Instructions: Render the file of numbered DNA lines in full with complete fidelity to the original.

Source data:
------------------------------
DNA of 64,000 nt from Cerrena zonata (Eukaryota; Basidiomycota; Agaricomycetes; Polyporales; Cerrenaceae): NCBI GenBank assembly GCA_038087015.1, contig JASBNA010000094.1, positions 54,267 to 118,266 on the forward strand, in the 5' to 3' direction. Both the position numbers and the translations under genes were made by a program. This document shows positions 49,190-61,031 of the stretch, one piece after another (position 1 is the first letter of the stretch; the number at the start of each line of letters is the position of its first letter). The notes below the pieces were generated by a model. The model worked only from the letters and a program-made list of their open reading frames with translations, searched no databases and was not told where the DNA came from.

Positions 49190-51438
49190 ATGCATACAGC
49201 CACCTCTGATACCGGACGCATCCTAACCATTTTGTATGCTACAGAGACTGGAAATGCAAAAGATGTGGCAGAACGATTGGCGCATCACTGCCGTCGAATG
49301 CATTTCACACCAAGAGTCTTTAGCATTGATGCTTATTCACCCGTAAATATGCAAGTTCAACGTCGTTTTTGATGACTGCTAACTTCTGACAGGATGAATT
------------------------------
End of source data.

DNA of 64,000 nt from Cerrena zonata (Eukaryota; Basidiomycota; Agaricomycetes; Polyporales; Cerrenaceae): NCBI GenBank assembly GCA_038087015.1, contig JASBNA010000094.1, positions 54,267 to 118,266 on the forward strand, in the 5' to 3' direction. Both the position numbers and the translations under genes were made by a program. This document shows positions 49,190-61,031 of the stretch, one piece after another (position 1 is the first letter of the stretch; the number at the start of each line of letters is the position of its first letter). The notes below the pieces were generated by a model. The model worked only from the letters and a program-made list of their open reading frames with translations, searched no databases and was not told where the DNA came from.

Positions 49190-51438
49190 ATGCATACAGC
49201 CACCTCTGATACCGGACGCATCCTAACCATTTTGTATGCTACAGAGACTGGAAATGCAAAAGATGTGGCAGAACGATTGGCGCATCACTGCCGTCGAATG
49301 CATTTCACACCAAGAGTCTTTAGCATTGATGCTTATTCACCCGTAAATATGCAAGTTCAACGTCGTTTTTGATGACTGCTAACTTCTGACAGGATGAATT